I am very big into family, and I have a big family as well. 5 brothers and sisters (I'm the 5th of 6). 13 nieces and nephews (it's about to be 14 because yet another one is due in October!). 5 great-nephews & 5 great-nieces (which is about to be 11 because, yes, there a baby girl due in October "Brooklyn Grace"). And no, with that many family members, I do not keep up with birthdays very well. Not well at ALL! Even with a master list on my fridge.
I'm also married. My husband and I got married here in San Antonio at the historic Sheraton Gunter Hotel downtown. And we are the proud parents of a 10 year old Alaskan Husky named Moo and three 1 year old kittens, Wicket, Willow, and Winter.
Like all Texas moms, I made my kid pose in the bluebonnets.
Of course Halloween is synonymous with candy. Children look forward to this holiday so you don’t want to take candy completely out of the equation. But after talking to nutritionists and dentists, here are the candies not to hand out and to take out of your child’s Halloween bag after trick-or-treating is over.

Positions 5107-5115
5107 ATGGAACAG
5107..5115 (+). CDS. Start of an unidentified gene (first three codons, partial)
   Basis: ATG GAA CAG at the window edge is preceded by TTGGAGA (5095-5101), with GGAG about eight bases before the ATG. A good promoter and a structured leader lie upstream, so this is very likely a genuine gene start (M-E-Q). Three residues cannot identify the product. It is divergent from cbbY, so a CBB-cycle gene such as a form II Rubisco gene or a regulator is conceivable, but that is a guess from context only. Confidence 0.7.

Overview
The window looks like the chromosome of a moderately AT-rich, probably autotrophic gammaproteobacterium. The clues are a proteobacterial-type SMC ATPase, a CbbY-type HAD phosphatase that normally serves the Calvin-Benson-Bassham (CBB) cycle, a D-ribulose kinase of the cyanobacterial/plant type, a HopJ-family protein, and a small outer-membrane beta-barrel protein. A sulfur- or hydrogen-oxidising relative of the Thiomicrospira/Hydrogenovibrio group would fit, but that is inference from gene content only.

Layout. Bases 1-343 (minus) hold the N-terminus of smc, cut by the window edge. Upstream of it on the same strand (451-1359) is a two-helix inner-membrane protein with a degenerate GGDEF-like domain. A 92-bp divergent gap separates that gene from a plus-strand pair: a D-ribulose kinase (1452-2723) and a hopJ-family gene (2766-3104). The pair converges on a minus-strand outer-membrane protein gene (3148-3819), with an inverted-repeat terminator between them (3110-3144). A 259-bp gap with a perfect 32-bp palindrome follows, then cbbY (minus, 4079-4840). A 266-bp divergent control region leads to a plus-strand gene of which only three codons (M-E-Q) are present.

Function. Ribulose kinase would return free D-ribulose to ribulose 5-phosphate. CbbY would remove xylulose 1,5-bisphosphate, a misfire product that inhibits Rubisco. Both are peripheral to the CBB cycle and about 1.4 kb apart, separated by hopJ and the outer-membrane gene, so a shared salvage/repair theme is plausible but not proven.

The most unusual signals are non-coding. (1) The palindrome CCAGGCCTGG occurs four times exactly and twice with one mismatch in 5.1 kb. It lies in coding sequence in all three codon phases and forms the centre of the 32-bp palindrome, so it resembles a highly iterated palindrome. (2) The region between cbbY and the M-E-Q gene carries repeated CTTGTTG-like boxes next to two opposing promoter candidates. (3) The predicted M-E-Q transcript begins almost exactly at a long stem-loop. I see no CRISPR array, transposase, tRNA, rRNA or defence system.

This offender is filled with everything healthy eats shouldn’t have—nougat, caramel and, of course, chocolate. Chocolate is loaded with fat and calories and caramel is a serious source of tooth decay. It gets stuck in the crevices between teeth, which makes it impossible for saliva to wash it away.” The result? Cavities. If your child must indulge her sweet tooth, “go for chocolates with a non-dense, airy filling, such as 3 Musketeers.
Reese’s Peanut Butter Pumpkins
The worst kinds of Halloween candies are the ones that are released especially for this time of year. These ‘pumpkins’ tend to have an extra 100 calories per serving and much more saturated fat. For instance, standard Reese’s Peanut Butter Cups are 88 calories a piece, but one Reese’s Peanut Butter Pumpkin has 180 calories.
Not surprisingly, candies masquerading as vegetables don’t offer as many health benefits. But this Halloween staple is particularly unhealthy because it’s nothing but sugar and artificial coloring and flavoring. With no protein or healthy fats to offer, you’d think the caloric intake is reasonable. Nope. Candy corn has 150 calories per ounce, and it’s bad for teeth too.
And there's more! Check out the list here.